- Fragile X-associated Disorders
- Treatment & Intervention
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After participating in my first National Fragile X Foundation Advocacy Day in 2006, I wondered-and worried a little bit-about the impression I left on all the legislators and staff I encountered during my visit. Had my presence had any impact? Had I made a difference for my children with FXS, and for the children of all the other advocates who accompanied me and visited their own representatives, from their own states?
My answers came in due time-via emails informing me that all the bills we had advocated for had passed, that funding for Fragile X would be available, and that thousands of families would benefit. That’s when I realized that of course my input mattered, because it was part of a larger effort from many people, one that put the tremendous energy and integrity of the Fragile X community on full display. Every advocate is only a part of that effort, but every part is essential to the whole. That’s why I’m glad I went, and glad to be going again in 2013.
Prior to my first Advocacy Day, I also wondered exactly what we would be doing. I knew that the day involved visits with congressional representatives and senators (or their staffs), but I wasn’t sure how those would be arranged and what I would do once they were. What does one say to a United States senator? I was not alone, I know, in wondering whether it would be intimidating.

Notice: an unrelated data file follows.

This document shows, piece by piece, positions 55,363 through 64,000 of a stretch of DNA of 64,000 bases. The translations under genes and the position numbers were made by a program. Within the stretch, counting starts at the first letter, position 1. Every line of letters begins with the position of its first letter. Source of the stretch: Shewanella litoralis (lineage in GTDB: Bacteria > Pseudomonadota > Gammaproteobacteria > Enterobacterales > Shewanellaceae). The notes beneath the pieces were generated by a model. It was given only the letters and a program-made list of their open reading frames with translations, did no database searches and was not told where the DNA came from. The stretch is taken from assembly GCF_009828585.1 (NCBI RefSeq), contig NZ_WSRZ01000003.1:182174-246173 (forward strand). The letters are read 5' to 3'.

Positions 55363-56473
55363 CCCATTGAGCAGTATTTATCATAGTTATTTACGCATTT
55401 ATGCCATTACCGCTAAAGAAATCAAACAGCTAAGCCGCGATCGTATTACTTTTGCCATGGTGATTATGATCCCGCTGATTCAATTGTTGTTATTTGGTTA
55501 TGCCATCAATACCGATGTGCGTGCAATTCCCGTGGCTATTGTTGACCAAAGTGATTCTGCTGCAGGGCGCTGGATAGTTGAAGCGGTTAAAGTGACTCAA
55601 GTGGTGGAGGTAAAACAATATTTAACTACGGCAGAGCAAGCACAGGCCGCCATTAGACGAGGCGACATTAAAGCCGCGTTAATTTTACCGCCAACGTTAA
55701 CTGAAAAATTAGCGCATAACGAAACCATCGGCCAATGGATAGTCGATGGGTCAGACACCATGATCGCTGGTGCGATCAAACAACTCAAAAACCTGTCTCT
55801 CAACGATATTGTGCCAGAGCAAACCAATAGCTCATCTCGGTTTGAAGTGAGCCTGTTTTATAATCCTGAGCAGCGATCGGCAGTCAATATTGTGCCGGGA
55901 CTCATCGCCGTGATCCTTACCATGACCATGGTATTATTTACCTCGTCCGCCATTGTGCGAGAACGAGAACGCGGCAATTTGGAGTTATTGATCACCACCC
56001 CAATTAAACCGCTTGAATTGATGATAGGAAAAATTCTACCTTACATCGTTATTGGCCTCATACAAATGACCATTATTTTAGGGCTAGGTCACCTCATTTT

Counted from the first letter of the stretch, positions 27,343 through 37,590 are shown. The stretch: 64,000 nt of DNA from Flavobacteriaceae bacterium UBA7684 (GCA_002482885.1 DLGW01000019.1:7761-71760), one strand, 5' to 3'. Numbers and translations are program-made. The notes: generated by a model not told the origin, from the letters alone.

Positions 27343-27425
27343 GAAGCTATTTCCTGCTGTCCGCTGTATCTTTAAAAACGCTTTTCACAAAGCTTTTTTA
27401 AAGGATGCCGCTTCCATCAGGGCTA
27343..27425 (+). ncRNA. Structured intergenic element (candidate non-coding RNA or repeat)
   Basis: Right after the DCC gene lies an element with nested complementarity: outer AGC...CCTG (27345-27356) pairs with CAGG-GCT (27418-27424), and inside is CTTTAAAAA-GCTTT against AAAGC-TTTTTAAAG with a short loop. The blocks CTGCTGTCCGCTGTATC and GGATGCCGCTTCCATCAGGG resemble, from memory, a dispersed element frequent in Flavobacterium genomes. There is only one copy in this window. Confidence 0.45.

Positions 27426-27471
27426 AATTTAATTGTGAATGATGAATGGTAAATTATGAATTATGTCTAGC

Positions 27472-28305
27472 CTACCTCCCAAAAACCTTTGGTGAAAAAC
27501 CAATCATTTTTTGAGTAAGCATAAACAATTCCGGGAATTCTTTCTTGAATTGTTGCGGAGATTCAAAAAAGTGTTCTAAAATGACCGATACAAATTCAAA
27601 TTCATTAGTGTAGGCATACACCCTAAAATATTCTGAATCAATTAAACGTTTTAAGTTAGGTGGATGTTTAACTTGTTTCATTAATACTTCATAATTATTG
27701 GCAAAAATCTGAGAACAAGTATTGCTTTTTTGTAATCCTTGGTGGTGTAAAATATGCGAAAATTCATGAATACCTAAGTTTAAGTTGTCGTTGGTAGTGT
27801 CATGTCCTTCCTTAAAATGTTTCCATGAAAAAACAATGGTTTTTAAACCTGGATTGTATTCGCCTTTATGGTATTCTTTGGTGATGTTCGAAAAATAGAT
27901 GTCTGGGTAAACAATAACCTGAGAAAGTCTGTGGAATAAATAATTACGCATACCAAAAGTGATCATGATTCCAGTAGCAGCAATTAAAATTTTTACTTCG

Well! Let me say here that I was in awe of the whole process. Not just the political process, but at how hard the National Fragile X Foundation worked to put together such a day, and how thoroughly we were prepared and trained for it. The organizing and mentoring that took place prior to Advocacy Day gave me the confidence to speak directly, with my whole heart and mind, to my representatives and staff members. I could not have done it without the training I received and the confidence it instilled in me. With the tools and care the foundation provides, I look forward to making Advocacy Day an integral part of my Fragile X community activities for many years to come.
I urge everyone– especially if you have not done so before– to do everything possible to attend the next Advocacy Day. I am certain it will change your life, just as it did mine.
If you would like to learn more about Advocacy Day and register, visit advocacy.fragilex.org. Faye Kuperman lives in Lexington, SC with daughters Lauren and Nicole and husband Roger.